Port Authority proposes flat fare

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Port Authority proposes flat fare

Port Authority will begin reducing underused bus stops to improve efficiency.  (Lake Fong/Pittsburgh Post-Gazette/MCT)

Port Authority will begin reducing underused bus stops to improve efficiency. (Lake Fong/Pittsburgh Post-Gazette/MCT)

MCT

Port Authority will begin reducing underused bus stops to improve efficiency. (Lake Fong/Pittsburgh Post-Gazette/MCT)

MCT

MCT

Port Authority will begin reducing underused bus stops to improve efficiency. (Lake Fong/Pittsburgh Post-Gazette/MCT)

By Emily Brindley / Staff Writer

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In response to rider and staff feedback, Port Authority has issued a proposal to implement a flat $2.50 per ride fare for the first time in 35 years.

At a Port Authority board meeting Wednesday, the Planning and Stakeholder Relations Committee recommended a policy that would institute a flat fare of $2.50 for bus riders regardless of destination. Currently, Port Authority uses a zone system that charges riders $3.75 per ride if they travel from one zone to another and $2.50 if they travel within zones.

Zone One extends radially from Downtown to the edges of Homewood and Crafton, whereas Zone Two extends to New Kensington and other northern suburbs.

The new measure outlines a pay-as-you-enter policy to replace the current system, which requires riders to either pay as they get on the bus toward Downtown or pay as they exit the bus outside of Downtown.

The policy changes would go into effect Jan. 1, 2017.

“Riding transit should be easy and affordable,” Port Authority CEO Ellen McLean said in a statement. “This proposal has the potential to open doors to new riders who may not have considered or could afford public transportation in the past.”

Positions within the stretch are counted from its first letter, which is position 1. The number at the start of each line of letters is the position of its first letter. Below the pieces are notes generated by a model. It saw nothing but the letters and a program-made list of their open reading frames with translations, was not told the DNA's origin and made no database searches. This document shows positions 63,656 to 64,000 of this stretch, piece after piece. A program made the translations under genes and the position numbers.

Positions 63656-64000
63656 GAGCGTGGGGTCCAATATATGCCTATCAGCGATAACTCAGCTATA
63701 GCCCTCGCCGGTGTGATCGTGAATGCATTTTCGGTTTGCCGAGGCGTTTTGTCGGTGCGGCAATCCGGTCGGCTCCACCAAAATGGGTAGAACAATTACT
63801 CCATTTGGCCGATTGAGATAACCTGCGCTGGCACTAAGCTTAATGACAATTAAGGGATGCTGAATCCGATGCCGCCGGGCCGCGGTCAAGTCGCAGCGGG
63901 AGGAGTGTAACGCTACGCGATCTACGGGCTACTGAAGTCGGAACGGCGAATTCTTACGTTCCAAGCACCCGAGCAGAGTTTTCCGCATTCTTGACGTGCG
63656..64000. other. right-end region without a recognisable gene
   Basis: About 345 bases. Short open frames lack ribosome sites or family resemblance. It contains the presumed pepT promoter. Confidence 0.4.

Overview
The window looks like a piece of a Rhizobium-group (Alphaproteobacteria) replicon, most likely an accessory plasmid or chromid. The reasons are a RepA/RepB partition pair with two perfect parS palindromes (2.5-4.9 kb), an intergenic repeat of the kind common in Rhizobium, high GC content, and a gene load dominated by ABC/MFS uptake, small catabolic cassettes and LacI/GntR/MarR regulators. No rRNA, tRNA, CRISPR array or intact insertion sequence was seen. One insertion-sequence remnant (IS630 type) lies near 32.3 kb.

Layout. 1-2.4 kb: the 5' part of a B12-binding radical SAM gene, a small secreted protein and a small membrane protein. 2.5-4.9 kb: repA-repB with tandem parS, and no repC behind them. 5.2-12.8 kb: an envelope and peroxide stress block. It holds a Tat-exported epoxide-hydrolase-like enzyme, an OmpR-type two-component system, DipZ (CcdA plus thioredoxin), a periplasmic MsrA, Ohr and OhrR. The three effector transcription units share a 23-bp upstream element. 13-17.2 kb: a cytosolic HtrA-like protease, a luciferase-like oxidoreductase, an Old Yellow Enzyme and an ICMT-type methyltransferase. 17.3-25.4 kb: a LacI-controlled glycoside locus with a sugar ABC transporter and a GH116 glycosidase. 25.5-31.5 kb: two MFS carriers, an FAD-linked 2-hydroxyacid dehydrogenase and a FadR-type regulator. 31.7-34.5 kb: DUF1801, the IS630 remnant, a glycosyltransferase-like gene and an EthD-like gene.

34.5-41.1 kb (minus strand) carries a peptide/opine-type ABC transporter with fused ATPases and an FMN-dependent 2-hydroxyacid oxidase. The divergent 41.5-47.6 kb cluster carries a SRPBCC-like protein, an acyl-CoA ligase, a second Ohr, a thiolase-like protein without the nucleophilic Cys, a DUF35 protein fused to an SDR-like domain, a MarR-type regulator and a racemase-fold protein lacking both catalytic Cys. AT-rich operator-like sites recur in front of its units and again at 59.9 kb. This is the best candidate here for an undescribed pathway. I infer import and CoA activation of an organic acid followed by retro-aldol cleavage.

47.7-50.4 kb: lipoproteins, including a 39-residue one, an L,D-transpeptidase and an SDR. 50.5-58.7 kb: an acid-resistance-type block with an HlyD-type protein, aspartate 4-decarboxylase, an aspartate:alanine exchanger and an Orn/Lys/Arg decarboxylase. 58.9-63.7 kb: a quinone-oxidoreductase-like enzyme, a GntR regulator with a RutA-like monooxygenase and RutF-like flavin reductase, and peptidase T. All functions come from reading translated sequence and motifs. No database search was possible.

At its meeting later in January, the Port Authority Board will consider a 60-day public comment period, including at least one public hearing, to allow the public to voice their opinions on the proposed changes.

Port Authority has not yet set a date for the hearing.

If the Board approves the comment period, it will consider the public’s input when it decides whether or not to approve the proposal this spring.

The policy changes would not affect Pitt students using their student IDs for bus fare because Pitt has a separate contract with Port Authority. Pitt is currently in its fourth year of a five-year contract with Port Authority.

Since 2013, riders have been able to pay for bus fare with a ConnectCard. The fare change proposal encourages riders to use the reloadable cards, which cost $2 to purchase or replace, by implementing a 25-cent surcharge for those who use cash.

In combination with the pay-as-you-enter measure, discouraging riders from paying in cash would increase boarding efficiency, according to a press release.

“The proposal not only makes public transportation more accessible and affordable for our riders,” Board Chairman Bob Hurley said in a press release. “It’s the right move for this agency moving forward.”

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